A day passes and I take time to inspect the old drain faucets I replaced. The cold water faucet had a fairly eroded stopper washer that would let water by when it was in the closed position. The hot water faucet had its stopper washer completely dislodged from the internal retaining screw and was partially obstructing flow. This gives me an idea of the state of the rest of the plumbing. Now with modern valves at the bottom of the system, I reopen the valve to the hot water tank and take a look into the crawlspace. I can see the leak in the hot water line right near the entrance. I suspect from the look of it, the T connector has burst.
I take a day to ponder and discuss the options. I went for a walk out to the meadow and witnessed an odd effect of a sunset on Longs Peak and Mt. Meeker through some clouds. It burned its image into my memory but I photographed it for you.
After many calming experiences, and an occasional alcoholic beverage, I decide to make the repair with plumbers epoxy. It was the easiest option for repair, and also the cheapest. I crawled under and prepped the split area of the T then mixed and mashed the epoxy and applied it well. The directions say it hardens like steel in twenty minutes. I poked at it after a couple hours and it was still a bit gummy, so I decided to gave it a day. Perhaps I applied it too thick, or the marketing of the product is generously exaggerated.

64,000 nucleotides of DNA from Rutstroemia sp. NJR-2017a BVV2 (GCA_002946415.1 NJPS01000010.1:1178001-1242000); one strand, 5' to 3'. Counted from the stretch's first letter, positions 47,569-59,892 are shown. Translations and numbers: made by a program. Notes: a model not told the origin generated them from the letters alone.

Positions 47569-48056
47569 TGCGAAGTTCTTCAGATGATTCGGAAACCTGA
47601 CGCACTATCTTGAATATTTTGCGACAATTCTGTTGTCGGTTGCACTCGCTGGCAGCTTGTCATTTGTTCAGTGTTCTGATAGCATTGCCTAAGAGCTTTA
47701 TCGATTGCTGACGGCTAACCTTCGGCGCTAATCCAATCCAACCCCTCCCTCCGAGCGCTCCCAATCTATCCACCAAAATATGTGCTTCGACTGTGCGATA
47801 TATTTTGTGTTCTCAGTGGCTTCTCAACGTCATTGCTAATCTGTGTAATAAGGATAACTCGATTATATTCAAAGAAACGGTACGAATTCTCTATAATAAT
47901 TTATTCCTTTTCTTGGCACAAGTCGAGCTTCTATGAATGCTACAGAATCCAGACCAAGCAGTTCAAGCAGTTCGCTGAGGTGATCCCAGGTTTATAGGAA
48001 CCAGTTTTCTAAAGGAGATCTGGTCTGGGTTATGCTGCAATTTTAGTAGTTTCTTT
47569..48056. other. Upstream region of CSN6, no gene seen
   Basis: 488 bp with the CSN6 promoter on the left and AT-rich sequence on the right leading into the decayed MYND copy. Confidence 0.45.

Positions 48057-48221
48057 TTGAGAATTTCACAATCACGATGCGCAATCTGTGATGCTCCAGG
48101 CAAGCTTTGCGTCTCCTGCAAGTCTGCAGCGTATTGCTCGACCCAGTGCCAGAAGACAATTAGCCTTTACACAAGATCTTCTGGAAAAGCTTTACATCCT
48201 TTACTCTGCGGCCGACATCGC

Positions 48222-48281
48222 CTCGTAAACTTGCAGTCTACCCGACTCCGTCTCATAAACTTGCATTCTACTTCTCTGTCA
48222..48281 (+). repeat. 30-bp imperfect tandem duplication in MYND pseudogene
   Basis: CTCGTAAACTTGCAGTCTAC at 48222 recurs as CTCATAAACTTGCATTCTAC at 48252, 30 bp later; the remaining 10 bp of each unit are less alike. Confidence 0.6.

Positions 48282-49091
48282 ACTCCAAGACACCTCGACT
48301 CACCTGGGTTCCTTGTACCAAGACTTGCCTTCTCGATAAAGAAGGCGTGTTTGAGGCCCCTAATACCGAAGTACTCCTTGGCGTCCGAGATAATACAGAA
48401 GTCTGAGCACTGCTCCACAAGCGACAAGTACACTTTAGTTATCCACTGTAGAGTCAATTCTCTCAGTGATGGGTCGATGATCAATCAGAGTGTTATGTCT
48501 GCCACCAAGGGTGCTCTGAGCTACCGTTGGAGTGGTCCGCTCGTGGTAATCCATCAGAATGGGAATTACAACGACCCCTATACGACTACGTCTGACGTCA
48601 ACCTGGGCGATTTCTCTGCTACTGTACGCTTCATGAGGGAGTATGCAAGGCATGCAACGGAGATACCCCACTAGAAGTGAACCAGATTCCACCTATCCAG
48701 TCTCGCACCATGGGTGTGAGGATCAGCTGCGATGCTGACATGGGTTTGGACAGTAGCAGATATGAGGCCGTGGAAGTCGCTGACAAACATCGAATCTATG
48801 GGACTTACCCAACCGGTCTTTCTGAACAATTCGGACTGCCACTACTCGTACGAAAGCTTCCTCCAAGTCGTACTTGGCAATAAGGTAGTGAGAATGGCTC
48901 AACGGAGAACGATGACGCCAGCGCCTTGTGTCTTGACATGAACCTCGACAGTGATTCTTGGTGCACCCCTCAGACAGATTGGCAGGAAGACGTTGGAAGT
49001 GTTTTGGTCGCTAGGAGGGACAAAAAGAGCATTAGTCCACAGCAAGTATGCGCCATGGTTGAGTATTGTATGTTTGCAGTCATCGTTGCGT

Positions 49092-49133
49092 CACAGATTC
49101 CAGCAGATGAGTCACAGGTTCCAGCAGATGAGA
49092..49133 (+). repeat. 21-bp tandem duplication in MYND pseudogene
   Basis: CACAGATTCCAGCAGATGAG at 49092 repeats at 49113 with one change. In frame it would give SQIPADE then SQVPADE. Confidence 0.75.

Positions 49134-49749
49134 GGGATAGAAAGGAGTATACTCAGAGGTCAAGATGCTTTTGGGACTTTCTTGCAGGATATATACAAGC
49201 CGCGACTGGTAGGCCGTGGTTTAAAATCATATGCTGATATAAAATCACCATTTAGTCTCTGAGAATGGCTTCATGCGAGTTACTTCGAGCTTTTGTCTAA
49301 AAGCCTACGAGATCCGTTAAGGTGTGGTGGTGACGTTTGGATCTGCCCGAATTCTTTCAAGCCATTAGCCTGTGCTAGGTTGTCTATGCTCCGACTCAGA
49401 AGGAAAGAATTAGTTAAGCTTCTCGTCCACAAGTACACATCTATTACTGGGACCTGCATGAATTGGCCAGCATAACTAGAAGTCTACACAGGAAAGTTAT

After all that, there is still another leak on the hot water line further in and around the corner. I suspect it’s on an elbow near my first repair on the other pipe in the photograph or on the T connector immediately down the line from that. This type of multiple plumbing damage occurs from water left in the pipe and freezing during winter. Perhaps what happened was the rubber stopper obstruction in the old hot water drain prevented the water from draining fully and froze in the traps of the system. This should only happen when there is a lot of water trapped along the line; enough to expand and burst steel. Perhaps none of the hot water line was drained last year. I don’t know, I wasn’t here.